Liriano spun the first no-hitter of 2011 on Tuesday night -- six were thrown last year -- in defeating the White Sox 1-0 in Chicago. It was the 248th no-hitter in major-league history; the seventh no-hitter in the joint Twins/Senators franchise history (the franchise relocated in 1961); the fifth no-hitter in Minnesota Twins history (the first since Eric Milton in 1999); and the third no-hitter in U.S. Cellular Field history (albeit the first not thrown by the White Sox's Mark Buehrle).
Nearly any secondary statistic -- as in, any number other than the important ones of nine (innings) and zero (hits) -- indicated that this was about as ugly as any no-hitter can get. Liriano threw only 66 strikes on his 123 pitches for a 53.7 strike percentage. He walked six and only struck out two. Several balls were hit hard.
By the Bill James-invented metric of Game Score -- which sums all parts of a pitcher's performance into a single number that can be read like a Fahrenheit temperature -- Liriano only scored an 83. That ties the Pirates' Lefty Chambers for the lowest Game Score in a no-hitter of the 170 since 1919 (and thus searchable in Baseball-reference.com's database).
While there is no such thing as an unimpressive no-hitter, this one isn't slated for any alltime baseball anthologies either.
Could this be the start that help the Dominican lefthander get back on track? The 27 year old has surely had an uneven career and a poor season. Liriano dazzled as a rookie in 2006, making the All-Star team while going 12-3 with a 2.16 ERA and a 4.5 strikeout-per-walk ratio. Then he missed 2007 with Tommy John surgery, pitched only half of '08 and struggled so mightily in '09 (5-13, 5.80 ERA, 1.9 K/BB) that when he regained his form in '10 -- 14-10 with a 3.62 ERA and 3.5 K/BB -- he was awarded the American League's Comeback Player of the Year Award.
If such a thing as Comeback Player of the Month existed, Liriano is the unanimous early favorite after a rocky April in which he went 1-4 with a 9.13 ERA and a 1.0 K/BB ratio thanks to matching 18 strikeouts and 18 walks. His 6.9 BB/9 rate was the worst among all starting pitchers this season.
He threw more than five innings only once while posting an 11.42 ERA in his four losing starts, averaging a paltry 4 1/3 innings in those outings. A year after leading the AL by allowing only 0.4 home runs per nine inning, Liriano entered Tuesday night's start among the 10 pitchers with the worst home run allowed rate of 1.5 per nine.
Liriano was so poor that manager Ron Gardenhire told the media late last week that fellow Twins pitcher Kevin Slowey was being stretched out on a Triple A rehab assignment, intimating that he would be in line to replace Liriano if he continued to struggle. That, however, is no longer an issue.
Of particular note was Liriano's velocity. While his slider is his best out pitch, he needs a strong fastball to set it up. When he has struggled -- 2008, '09 and April 2011 -- his fastball has averaged less than 92 miles per hour, according to data at FanGraphs. In his good seasons of 2006 and '10, it averaged 94-95 mph. On Tuesday night it wasn't quite back that high, but it showed improvement, as Liriano averaged 92.6 mph with his heater and hit as high as 94.2 mph, according to Pitch F/X readings.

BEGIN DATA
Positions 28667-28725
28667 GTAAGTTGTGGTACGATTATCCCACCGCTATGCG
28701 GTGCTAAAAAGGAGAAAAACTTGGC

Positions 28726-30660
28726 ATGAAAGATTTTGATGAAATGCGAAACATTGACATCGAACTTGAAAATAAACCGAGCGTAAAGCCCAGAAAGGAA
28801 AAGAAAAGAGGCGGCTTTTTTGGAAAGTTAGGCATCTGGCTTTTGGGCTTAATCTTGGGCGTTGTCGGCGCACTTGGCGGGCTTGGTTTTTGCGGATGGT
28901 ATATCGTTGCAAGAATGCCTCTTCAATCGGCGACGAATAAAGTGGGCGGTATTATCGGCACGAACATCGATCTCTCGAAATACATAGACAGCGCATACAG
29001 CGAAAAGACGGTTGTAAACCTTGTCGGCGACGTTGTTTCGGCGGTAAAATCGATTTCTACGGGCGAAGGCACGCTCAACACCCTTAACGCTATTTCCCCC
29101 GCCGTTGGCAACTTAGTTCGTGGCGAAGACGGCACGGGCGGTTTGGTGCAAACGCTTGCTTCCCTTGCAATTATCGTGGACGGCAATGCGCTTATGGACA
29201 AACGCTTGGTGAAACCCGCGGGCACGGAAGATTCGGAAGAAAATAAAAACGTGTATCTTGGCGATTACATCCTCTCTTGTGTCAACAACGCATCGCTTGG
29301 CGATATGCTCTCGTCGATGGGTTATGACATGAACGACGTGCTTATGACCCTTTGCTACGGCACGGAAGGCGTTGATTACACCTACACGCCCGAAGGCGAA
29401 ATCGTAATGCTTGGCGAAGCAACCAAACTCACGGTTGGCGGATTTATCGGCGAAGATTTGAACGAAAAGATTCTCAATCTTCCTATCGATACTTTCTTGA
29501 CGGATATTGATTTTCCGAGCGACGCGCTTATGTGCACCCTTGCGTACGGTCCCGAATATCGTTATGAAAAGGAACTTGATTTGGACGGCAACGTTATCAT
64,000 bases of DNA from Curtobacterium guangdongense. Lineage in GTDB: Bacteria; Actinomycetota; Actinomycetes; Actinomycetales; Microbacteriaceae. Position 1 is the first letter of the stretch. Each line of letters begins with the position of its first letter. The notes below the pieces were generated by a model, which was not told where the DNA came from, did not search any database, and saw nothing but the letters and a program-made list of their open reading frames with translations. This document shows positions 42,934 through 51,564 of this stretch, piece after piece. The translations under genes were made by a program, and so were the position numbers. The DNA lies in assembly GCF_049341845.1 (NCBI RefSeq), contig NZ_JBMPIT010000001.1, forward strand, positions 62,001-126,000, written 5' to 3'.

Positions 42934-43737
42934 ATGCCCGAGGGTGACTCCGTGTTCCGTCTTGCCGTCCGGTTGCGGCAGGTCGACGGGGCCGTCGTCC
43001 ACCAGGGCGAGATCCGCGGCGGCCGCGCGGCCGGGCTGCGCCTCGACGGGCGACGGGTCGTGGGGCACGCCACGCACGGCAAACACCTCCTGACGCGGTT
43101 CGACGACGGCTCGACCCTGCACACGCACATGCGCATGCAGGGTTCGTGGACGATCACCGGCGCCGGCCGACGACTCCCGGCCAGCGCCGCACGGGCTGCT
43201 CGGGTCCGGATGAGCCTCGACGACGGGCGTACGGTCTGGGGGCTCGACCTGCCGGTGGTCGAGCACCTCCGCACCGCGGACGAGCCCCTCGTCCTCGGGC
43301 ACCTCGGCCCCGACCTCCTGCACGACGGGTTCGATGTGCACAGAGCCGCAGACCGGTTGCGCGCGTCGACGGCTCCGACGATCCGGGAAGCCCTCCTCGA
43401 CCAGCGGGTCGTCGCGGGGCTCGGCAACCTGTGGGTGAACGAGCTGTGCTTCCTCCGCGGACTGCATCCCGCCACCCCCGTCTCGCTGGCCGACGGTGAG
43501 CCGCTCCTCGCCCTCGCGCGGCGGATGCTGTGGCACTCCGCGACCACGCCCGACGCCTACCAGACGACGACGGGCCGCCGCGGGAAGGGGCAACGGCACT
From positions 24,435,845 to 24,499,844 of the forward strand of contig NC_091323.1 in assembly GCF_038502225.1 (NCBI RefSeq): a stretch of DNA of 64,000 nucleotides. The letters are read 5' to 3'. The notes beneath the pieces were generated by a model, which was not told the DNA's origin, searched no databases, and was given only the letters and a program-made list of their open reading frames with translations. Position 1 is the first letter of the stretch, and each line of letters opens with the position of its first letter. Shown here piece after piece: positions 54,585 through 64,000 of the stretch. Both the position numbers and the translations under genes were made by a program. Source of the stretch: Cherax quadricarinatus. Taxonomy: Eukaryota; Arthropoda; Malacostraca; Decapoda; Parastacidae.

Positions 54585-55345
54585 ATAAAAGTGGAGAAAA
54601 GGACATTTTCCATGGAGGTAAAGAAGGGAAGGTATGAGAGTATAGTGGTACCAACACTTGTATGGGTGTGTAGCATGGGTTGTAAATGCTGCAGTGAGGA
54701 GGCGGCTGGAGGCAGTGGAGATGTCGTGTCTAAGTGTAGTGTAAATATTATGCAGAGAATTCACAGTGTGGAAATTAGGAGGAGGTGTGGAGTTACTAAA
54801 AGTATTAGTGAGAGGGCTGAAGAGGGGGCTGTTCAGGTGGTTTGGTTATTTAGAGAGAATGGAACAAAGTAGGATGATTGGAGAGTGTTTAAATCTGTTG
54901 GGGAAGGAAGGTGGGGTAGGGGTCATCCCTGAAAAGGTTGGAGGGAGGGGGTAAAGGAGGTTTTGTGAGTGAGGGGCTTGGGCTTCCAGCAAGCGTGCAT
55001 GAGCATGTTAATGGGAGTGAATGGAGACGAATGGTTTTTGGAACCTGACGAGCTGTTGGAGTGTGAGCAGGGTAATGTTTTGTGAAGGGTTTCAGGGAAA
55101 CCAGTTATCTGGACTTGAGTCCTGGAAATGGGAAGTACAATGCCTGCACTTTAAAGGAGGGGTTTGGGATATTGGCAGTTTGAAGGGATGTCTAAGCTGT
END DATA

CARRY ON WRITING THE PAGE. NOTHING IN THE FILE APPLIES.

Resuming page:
The Twins entered this game with only nine wins, the fewest in the majors. Catcher and former MVP Joe Mauer has suffered a series of maladies that has kept him sidelined most of the year. Three other starters, leftfielder Delmon Young, second baseman Tsuyoshi Nishioka and designated hitter Jim Thome, are on the D.L. with him. All-Star closer Joe Nathan, who missed last year with Tommy John surgery, was so shaky in April that he lost his job.
Simply put, Minnesota desperately needed good news. While one no-hitter hardly repairs everything, such a rare feat can provide a lift. For starters, it lifted the Twins out of last place and a half-game ahead of the White Sox. And now they can hope this is something larger for the club, whom many thought would win (or at least contend do win) their third straight A.L. Central title.
In the week since the aforementioned article was written, offenses haven't shown any signs of waking up with leaguewide runs-per-game, average, on-base and slugging percentage all remaining virtually the same and thus all at rates that are the lowest in the majors since at least 1993.
The Mariners' Eric Bedard took his own no-hit bid into the sixth inning a little later on Tuesday night and the White Sox' Philip Humber had a no-no into the seventh last Tuesday, so there have now been 14 instances just this season in which a pitcher has had a no-hitter for at least five innings.